UEFA Euro 1992

1992 UEFA European Football Championship
Europamästerskapet i fotboll
Sverige 1992
UEFA Euro 1992 official logo
Small is Beautiful
Tournament details
Host country Sweden
Dates 10–26 June
Teams 8
Venue(s) 4 (in 4 host cities)
Final positions
Champions  Denmark (1st title)
Runners-up  Germany
Tournament statistics
Matches played 15
Goals scored 32 (2.13 per match)
Attendance 430,111 (28,674 per match)
Top scorer(s) Henrik Larsen
Karl-Heinz Riedle
Dennis Bergkamp
Tomas Brolin
(3 goals each)

The 1992 UEFA European Football Championship was hosted by Sweden between 10 and 26 June 1992. It was the ninth European Football Championship, which is held every four years and supported by UEFA.

Denmark won the 1992 championship. The team had qualified only after Yugoslavia was disqualified as a result of the breakup and warfare in the country. Eight national teams contested the finals tournament.[1]

Also present at the tournament was the CIS national football team (Commonwealth of Independent States), representing the recently dissolved Soviet Union whose national team had qualified for the tournament. It was also the first major tournament at which the reunified Germany (who were beaten 2–0 by Denmark in the final) had competed.

It was to be the last tournament with only eight participants, the last to award the winner of a match with only two points, and the last tournament before the introduction of the back-pass rule, which was brought in immediately after the tournament was completed. When the next competition was held in 1996, 16 teams were involved and were awarded 3 points for a win.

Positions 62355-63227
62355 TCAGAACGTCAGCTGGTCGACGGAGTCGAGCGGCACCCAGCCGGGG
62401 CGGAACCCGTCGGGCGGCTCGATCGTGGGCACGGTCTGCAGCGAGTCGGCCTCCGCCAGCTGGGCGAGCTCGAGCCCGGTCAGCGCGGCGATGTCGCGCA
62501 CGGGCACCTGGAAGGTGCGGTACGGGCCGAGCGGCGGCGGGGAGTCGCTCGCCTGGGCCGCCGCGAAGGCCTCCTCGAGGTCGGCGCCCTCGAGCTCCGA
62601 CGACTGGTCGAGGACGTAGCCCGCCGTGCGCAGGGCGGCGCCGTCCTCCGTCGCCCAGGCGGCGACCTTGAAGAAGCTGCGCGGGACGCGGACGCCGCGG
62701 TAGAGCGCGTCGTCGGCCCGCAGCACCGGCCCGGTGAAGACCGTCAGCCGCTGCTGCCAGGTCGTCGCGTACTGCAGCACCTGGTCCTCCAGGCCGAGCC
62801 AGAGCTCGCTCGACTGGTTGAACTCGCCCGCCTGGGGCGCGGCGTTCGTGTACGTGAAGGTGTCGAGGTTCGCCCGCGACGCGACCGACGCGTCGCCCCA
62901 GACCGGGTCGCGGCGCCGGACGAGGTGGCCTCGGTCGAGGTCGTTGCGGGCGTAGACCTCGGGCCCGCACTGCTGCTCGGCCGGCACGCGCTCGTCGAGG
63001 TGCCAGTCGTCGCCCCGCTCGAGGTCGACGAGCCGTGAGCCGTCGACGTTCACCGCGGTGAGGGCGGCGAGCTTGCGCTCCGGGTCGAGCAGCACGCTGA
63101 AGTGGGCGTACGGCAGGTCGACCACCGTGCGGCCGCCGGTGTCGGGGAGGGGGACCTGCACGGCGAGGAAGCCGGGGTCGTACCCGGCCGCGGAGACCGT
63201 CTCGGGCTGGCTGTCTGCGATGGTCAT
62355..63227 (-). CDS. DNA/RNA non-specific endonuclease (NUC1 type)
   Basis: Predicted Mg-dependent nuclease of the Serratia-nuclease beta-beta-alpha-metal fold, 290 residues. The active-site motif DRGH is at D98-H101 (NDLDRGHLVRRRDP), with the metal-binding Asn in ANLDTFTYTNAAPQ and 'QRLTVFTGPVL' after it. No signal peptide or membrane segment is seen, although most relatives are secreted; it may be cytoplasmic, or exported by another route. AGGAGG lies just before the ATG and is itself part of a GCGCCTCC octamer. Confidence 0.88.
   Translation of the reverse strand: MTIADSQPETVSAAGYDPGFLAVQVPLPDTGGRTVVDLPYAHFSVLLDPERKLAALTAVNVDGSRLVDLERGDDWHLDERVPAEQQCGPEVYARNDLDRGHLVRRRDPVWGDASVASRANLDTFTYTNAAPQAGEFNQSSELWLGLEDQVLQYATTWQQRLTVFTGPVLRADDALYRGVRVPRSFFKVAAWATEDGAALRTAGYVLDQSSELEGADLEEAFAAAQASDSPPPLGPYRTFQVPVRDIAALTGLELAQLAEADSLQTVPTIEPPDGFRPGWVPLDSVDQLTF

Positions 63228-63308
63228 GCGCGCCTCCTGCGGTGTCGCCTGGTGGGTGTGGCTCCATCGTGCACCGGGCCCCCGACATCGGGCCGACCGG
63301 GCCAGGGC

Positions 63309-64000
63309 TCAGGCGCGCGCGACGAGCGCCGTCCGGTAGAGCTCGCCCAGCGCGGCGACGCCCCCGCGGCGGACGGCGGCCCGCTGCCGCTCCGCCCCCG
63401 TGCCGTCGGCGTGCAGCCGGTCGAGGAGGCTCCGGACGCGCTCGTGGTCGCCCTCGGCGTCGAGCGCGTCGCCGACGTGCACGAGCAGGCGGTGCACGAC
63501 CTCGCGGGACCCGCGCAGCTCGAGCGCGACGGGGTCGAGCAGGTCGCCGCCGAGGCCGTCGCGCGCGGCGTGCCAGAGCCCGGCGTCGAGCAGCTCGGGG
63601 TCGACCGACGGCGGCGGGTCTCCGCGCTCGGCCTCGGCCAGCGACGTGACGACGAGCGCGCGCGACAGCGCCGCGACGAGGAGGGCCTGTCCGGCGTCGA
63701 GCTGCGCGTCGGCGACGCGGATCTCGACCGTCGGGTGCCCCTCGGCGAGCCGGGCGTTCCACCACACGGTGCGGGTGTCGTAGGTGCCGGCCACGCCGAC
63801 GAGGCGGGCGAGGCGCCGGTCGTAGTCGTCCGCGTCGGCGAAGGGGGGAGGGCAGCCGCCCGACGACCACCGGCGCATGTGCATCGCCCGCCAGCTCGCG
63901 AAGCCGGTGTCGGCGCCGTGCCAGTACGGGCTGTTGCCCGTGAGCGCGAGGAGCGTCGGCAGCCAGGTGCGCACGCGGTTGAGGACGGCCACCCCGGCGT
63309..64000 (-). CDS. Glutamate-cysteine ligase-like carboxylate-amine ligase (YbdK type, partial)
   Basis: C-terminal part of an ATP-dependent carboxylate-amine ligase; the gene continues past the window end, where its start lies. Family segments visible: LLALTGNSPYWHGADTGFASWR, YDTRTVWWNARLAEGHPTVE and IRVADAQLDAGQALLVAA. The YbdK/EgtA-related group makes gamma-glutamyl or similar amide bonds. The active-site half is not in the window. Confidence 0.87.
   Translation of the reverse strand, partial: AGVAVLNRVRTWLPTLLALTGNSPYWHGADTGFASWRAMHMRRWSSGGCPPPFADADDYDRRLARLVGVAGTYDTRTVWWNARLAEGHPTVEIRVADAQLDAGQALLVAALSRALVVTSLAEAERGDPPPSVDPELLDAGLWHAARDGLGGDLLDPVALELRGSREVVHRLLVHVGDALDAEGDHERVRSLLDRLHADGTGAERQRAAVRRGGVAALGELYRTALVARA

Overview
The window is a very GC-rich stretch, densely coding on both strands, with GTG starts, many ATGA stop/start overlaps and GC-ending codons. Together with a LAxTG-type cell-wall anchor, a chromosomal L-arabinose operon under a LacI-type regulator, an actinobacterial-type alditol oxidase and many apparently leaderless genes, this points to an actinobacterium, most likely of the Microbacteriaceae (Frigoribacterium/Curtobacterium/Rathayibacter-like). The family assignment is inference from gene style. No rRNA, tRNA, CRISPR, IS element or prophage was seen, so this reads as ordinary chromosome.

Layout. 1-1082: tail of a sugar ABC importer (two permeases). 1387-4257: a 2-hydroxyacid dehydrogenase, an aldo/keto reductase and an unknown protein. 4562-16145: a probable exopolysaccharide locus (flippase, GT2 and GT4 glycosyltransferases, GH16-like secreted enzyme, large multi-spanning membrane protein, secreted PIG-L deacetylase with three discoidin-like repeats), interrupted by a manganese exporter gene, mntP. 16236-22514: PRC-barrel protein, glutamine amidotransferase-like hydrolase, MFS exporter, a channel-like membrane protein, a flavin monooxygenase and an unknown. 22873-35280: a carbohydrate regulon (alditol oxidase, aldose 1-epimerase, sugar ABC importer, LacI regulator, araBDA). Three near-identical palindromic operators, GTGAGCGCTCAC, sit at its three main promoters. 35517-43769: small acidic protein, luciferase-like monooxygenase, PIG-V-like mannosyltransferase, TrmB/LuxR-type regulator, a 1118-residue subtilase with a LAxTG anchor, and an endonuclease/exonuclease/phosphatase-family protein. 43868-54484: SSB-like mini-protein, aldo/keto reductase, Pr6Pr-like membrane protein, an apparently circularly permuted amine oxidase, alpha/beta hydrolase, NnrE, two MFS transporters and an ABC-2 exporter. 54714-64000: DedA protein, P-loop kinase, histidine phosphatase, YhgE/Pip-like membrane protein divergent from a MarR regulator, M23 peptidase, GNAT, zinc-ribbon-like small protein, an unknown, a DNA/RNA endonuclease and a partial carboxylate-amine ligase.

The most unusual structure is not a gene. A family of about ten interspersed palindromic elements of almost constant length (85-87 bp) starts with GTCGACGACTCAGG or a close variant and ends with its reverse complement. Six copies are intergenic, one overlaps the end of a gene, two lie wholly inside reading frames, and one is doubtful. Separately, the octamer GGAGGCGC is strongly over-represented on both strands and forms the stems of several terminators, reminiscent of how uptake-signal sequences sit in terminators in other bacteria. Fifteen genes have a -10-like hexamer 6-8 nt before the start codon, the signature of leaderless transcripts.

Bid process

On 16 December 1988, Sweden was chosen over Spain to host the event, following a decision made by the UEFA Executive Committee.[2] Spain was at a disadvantage as they had already been chosen to host the EXPO 1992 and the 1992 Summer Olympic Games.[2][3]


Seven of the eight teams had to qualify for the final stage; Sweden qualified automatically as hosts of the event.[4] The Soviet Union qualified for the finals shortly before the break-up of the country, and took part in the tournament under the banner of the Commonwealth of Independent States (CIS),[5] before the former Soviet republics formed their own national teams after the competition. The CIS team represented the following ex-Soviet republics: Russia, Ukraine, Belarus, Kazakhstan, Uzbekistan, Turkmenistan, Kyrgyzstan, Armenia, Azerbaijan, Moldova, and Tajikistan. Four out of 15 ex-republics were not members of the CIS: Estonia, Latvia, and Lithuania did not send their players; Georgia was not a member of the CIS at the time, but Georgian Kakhaber Tskhadadze was a part of the squad.

Originally, Yugoslavia qualified for the final stage, but due to the Yugoslav wars, the team was disqualified and their qualifying group's runner-up, Denmark, took part in the championship.[6] They shocked the continent when Peter Schmeichel saved Marco van Basten's penalty in the semi-final penalty shoot-out against the Netherlands, thus defeating the defending European champions.[7] The shock was compounded when Denmark went on to defeat the reigning world champions Germany 2–0 to win the European title.[8]


Qualified teams

Team Qualified as Qualified on Previous appearances in tournament[upper-alpha 1]
 SwedenHost16 December 19880 (debut)
 FranceGroup 1 winner12 October 19912 (1960, 1984)
 EnglandGroup 7 winner13 November 19913 (1968, 1980, 1988)
 CIS[upper-alpha 2]Group 3 winner[upper-alpha 3]13 November 19915 (1960, 1964, 1968, 1972, 1988)
 ScotlandGroup 2 winner13 November 19910 (debut)
 Germany[upper-alpha 4]Group 5 winner20 November 19915 (1972, 1976, 1980, 1984, 1988)
 NetherlandsGroup 6 winner4 December 19913 (1976, 1980, 1988)